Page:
The garden is really starting to take off. I’ve been taking lettuce for sandwiches almost everyday, the tomatoes are starting to either flower or set fruit, and corn is a good foot high. But what I’ve been looking forward to the most has finally happened, a few of the ground cherries have finally ripened. These little guys are relatives of the tomatillo and tomato and a grown in a similar way. They like full sun and good fertile, moist soil. They grew straight up when they were smaller but once They got established in the garden they fell over and started the sprawl. The fruits are little orange berries wrapped in a little papery husk. When fully ripe, the berries fall to the ground and can be gathered from the ground.
While reading about ground cherries, there was a number of references to ground cherries being a staple on Midwest farms. Both of my parents grew up on Iowa diary farms. They visited on their way back from Des Moines a couple of weeks ago and my Mom wanted a tour of he garden. The garden was rather ugly at the time, but it was a nice day so I showed my parents around. When we got to the bed with the ground cherries, all of a sudden my mom seemed to get really excited. She asked “What are those?” “Ground cherries, I decided to try them this year.” She then explained to me how my grandmother used to grow them every year and that you should never pick all of the fruit. That way there will be volunteer ground cherry plants returning every year.
The other day, I was inspecting the plants and I found three small berries and one slightly larger one.
I peeled the husk off of them and decided I had better share these with the wife. She is not nearly as interested in gardening, but she is happy to eat what comes out of the garden. Now like many people out there, neither of us had ever tried these. So we had no idea what to expect and she let me know it. With a mix of both impending disgust and fear on her face she took a small berry from my hand and I took another. We bite it to them at the same time and we both had a wave of relief. Not only were they not disgusting, they set delicious. I think the flavor is truly akin to a cherry. Not a tart cherry but a nice sweet juicy cherry. Plus it doesn’t even have a pit to contend with. Needless to say she quickly grabbed the large berry and popped it in to her mouth leaving me with only the third small one left. I guess she likes them. So the lesson of the day is ground cherries taste like ground, cherries. Good growing everybody.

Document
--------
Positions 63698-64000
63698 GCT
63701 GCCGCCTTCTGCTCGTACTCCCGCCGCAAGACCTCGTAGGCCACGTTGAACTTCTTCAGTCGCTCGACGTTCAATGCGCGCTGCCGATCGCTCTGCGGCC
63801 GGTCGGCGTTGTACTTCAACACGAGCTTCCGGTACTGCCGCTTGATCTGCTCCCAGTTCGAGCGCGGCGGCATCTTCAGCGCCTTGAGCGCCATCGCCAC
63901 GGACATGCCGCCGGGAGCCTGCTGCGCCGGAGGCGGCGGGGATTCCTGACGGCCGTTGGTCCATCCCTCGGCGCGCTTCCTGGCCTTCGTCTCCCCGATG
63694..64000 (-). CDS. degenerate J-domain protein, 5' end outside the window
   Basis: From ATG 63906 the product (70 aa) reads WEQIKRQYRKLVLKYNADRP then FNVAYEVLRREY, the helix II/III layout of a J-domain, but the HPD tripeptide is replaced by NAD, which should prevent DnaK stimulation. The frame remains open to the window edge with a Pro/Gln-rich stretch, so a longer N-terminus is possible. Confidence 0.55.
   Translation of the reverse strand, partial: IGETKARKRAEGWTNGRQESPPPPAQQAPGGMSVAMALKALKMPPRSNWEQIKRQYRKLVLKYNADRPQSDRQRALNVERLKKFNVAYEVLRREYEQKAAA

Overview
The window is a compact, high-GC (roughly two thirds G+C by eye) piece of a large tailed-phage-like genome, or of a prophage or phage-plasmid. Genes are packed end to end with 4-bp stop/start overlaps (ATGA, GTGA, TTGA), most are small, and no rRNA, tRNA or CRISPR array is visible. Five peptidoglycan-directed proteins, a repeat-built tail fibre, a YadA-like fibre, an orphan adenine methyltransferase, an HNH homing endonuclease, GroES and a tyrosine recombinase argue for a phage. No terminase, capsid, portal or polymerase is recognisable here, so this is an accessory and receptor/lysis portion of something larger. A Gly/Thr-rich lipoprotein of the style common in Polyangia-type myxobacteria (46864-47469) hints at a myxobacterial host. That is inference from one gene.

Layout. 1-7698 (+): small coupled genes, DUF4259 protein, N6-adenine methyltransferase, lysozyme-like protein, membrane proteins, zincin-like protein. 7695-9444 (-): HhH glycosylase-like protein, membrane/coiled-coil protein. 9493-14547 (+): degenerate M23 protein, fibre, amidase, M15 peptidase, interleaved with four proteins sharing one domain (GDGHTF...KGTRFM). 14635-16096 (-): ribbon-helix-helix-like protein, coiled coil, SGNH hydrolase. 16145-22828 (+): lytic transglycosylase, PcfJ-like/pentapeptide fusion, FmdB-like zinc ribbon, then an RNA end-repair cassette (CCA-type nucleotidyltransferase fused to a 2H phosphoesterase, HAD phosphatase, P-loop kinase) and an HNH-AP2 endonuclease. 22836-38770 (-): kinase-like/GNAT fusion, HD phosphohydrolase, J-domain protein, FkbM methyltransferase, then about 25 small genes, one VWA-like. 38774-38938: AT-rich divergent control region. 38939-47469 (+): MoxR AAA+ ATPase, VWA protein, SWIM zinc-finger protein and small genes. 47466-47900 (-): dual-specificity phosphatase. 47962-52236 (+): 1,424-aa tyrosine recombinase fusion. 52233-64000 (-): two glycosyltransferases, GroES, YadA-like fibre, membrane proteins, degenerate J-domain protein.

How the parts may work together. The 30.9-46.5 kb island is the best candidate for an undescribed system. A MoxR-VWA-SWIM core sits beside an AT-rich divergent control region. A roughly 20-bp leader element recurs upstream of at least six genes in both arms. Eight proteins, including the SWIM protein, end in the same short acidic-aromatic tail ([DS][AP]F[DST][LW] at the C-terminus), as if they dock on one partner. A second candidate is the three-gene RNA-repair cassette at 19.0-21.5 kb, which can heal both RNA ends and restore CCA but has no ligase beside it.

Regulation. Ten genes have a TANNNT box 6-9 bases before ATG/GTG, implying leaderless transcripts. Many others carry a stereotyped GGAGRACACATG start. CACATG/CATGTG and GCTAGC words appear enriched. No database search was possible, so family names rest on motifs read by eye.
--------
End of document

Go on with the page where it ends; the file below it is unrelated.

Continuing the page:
“Hi Mother Nature, How’s it going?”
“Not bad just had a quick question for you. You know all the rain that you didn’t get last year?”
“Oh yep, that caused a pretty bad drought. A lot of gardens and farm land didn’t do well at all.”
“Oh sorry about that. I actually found all that water and you can have back all at once right now. Here you go.”
That’s what it seems like these days. Nature seemed to misplace all the rain from last year and has now found it and decided to give it all back. So anyone living or working near the Iowa, Cedar or most of the other rivers in Eastern Iowa are pretty worried. There was a thought that the Coralville Reservoir was going to spill over the emergency spillway (something that has only ever happened twice in 1993 and 2008), but the Army Corps of Engineers is now hoping it will stay low enough.
Now its falling maybe a foot.
My house and belongings are in no danger, but there are a lot of businesses, parks and University buildings that may be damaged. Some of which have barely been repaired after the 2008 flood. Luckily the city was much better prepared, sandbags are already in place, as well as other flood mitigation efforts. Just hoping I can still make it to work on Monday. Stay safe everybody and good growing.